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Travel ban could be used to enforce court orders

A number of options are being considered by the Law Commission in an effort to find effective ways to enforce the financial orders made in family proceedings, such as the consent orders made in divorce cases.

One of the major changes being considered would give courts the power to use assets that belong to the party owing the money. For example:

  • Pensions – the court could make a pension sharing order, even if the original financial order did not relate to pensions
  • Joint accounts – the court could be allowed to make orders against accounts held with a third party. Enforcement could only be made against the debtors share, but the court could presume that it was held in equal shares.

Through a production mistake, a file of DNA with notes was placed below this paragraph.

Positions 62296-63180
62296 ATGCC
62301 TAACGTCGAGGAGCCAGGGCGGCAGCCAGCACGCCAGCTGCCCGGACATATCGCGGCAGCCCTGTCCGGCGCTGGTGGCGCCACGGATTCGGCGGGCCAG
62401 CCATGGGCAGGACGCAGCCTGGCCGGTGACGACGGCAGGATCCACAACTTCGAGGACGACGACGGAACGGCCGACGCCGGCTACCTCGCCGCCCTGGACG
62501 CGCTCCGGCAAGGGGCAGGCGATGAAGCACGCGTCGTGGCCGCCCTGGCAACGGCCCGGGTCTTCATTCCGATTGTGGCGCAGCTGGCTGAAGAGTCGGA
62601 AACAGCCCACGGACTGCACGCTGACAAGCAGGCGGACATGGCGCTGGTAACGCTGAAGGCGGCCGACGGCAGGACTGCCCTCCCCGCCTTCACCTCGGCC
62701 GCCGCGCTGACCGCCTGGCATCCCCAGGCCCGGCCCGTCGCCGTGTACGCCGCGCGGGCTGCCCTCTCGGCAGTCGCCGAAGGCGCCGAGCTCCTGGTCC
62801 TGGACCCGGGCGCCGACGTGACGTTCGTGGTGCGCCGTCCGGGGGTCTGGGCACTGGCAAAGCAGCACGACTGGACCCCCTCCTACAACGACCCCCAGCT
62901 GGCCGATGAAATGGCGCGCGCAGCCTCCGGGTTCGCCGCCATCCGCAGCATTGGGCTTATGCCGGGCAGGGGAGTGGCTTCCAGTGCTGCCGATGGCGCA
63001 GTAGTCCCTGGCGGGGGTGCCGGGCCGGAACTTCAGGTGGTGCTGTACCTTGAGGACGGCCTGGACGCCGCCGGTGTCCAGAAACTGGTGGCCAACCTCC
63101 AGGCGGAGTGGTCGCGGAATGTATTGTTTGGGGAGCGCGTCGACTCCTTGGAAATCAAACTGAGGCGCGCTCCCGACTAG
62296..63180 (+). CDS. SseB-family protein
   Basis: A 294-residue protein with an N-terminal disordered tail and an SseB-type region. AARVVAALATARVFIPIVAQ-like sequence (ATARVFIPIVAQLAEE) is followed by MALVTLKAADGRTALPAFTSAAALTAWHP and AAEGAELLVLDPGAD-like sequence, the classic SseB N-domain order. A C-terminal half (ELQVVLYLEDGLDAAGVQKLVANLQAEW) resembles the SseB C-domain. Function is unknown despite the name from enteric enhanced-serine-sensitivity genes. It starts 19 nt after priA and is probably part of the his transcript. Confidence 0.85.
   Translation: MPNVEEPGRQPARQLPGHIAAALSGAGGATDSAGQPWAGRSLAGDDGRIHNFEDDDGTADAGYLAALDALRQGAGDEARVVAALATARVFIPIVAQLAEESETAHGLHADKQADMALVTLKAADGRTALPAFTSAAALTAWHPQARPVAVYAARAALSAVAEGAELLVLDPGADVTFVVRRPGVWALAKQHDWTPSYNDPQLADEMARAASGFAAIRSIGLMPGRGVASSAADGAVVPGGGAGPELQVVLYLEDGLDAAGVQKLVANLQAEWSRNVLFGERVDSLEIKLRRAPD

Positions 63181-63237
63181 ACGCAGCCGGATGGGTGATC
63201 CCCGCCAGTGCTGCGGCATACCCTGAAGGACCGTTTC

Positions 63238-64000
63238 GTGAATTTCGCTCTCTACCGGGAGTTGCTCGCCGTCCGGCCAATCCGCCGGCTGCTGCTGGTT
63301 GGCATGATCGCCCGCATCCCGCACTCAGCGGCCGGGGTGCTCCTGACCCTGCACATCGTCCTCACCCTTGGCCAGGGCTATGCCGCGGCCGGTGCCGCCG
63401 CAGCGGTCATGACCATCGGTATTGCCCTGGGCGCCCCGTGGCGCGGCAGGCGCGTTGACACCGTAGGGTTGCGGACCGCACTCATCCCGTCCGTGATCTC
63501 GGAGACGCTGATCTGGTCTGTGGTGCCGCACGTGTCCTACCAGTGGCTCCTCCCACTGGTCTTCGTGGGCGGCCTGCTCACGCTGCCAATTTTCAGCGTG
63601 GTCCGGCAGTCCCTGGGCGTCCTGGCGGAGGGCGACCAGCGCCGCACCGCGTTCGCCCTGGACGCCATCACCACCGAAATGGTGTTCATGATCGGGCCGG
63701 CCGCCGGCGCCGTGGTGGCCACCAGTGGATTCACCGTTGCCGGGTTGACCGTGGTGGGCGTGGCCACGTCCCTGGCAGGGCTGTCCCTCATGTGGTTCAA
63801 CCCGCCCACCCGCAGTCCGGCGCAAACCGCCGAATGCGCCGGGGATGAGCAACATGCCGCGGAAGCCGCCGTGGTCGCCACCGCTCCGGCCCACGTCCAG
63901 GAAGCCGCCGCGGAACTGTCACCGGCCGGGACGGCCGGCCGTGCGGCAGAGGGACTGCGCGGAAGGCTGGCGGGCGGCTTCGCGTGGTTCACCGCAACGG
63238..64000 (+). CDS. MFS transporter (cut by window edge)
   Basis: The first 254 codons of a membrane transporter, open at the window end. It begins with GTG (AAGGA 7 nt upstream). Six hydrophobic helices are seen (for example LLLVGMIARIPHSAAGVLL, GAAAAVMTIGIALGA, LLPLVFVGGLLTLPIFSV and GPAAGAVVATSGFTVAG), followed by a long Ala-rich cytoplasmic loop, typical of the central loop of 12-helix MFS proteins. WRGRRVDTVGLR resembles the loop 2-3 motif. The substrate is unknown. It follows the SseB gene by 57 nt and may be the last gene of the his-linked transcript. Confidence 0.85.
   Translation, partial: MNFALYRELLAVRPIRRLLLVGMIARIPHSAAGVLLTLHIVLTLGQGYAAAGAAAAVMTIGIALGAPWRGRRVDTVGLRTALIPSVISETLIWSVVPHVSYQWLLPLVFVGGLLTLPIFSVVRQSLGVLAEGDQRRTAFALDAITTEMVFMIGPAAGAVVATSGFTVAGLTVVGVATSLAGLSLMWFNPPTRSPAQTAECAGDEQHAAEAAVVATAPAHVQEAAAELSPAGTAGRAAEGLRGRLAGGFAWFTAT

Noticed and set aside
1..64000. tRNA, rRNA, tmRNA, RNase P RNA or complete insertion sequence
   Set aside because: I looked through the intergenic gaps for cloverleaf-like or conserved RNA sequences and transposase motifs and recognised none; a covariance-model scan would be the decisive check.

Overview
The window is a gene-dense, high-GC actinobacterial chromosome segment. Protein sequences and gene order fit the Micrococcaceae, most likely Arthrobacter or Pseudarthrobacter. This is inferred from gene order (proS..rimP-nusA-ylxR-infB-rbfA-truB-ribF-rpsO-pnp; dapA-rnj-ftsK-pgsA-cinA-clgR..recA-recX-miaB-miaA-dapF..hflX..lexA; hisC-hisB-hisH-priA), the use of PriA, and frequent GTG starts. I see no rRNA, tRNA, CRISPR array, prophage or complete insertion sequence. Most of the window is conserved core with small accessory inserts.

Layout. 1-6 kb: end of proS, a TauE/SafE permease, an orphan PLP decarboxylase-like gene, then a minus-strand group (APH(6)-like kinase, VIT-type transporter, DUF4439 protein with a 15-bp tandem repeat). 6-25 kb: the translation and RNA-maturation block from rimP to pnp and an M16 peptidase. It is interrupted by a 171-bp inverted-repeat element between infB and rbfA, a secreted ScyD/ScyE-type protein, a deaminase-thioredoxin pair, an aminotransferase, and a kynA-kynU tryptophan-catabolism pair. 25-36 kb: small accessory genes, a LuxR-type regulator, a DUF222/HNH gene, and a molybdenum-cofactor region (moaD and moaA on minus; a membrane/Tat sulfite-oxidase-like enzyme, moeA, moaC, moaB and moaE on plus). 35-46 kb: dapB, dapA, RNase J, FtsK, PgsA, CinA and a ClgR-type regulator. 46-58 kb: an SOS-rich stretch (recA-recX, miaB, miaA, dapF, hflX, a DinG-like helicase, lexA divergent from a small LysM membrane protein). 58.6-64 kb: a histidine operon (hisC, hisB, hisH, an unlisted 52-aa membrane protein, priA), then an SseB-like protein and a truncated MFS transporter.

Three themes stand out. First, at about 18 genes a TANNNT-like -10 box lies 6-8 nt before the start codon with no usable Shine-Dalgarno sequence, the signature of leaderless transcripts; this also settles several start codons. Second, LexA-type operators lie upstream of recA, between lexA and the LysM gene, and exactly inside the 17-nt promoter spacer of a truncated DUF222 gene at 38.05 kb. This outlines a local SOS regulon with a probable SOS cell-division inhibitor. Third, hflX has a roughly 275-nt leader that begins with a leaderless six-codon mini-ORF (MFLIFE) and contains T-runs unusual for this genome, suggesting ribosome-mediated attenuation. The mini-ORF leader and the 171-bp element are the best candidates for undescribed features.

Other important changes are also being considered as a means of enforcement include preventing travel through disqualification from driving and passport confiscation.

Sharon McKie, specialist divorce solicitor, commented: “Whilst it is not year clear which of the proposals will be adopted, many of the suggestions are likely to assist in the enforcement of orders in the future and may even act as a deterrent to potential breaches.”

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